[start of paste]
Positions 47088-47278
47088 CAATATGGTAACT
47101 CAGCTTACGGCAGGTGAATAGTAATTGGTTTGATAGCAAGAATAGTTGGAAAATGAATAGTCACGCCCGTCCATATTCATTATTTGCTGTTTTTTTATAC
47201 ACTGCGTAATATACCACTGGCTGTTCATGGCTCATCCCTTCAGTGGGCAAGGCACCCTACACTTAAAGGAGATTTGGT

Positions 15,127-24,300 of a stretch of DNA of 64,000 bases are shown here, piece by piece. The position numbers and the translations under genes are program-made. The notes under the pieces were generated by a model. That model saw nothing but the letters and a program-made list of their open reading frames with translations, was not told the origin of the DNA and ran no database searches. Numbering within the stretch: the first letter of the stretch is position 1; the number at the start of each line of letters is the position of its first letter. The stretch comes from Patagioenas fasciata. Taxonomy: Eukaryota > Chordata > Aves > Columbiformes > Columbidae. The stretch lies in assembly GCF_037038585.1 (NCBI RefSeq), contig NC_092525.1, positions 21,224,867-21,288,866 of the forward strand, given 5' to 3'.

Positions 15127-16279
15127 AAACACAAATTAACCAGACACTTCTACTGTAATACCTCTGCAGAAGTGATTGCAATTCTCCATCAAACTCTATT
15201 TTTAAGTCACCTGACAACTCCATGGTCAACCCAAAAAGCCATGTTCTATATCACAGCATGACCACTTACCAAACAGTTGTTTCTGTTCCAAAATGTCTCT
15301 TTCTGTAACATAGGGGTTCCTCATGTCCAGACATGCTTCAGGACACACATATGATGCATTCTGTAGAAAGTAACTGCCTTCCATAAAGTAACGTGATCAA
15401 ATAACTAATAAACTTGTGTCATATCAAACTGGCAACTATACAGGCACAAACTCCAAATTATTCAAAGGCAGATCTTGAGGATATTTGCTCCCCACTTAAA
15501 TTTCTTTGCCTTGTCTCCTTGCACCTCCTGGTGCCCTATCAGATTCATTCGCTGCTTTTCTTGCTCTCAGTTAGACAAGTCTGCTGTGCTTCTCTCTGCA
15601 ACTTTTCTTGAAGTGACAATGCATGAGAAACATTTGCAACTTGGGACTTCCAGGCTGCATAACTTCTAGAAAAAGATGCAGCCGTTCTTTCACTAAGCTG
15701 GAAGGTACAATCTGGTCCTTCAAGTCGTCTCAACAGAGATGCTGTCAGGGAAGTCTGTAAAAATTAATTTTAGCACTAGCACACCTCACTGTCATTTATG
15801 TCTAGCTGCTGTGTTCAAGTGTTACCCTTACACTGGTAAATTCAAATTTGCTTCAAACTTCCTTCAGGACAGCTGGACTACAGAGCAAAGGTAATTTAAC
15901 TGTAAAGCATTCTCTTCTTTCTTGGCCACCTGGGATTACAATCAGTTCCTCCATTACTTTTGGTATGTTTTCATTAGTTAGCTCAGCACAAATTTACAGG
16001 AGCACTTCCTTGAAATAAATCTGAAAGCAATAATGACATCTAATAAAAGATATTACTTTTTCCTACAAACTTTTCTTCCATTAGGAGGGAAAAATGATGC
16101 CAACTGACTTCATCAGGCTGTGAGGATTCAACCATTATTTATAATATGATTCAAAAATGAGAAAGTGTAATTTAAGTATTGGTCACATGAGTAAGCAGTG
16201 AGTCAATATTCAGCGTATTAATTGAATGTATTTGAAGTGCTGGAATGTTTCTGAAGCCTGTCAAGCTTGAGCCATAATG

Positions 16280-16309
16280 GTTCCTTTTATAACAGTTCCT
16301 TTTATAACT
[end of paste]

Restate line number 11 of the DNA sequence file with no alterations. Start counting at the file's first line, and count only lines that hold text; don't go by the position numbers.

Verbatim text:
15501 TTTCTTTGCCTTGTCTCCTTGCACCTCCTGGTGCCCTATCAGATTCATTCGCTGCTTTTCTTGCTCTCAGTTAGACAAGTCTGCTGTGCTTCTCTCTGCA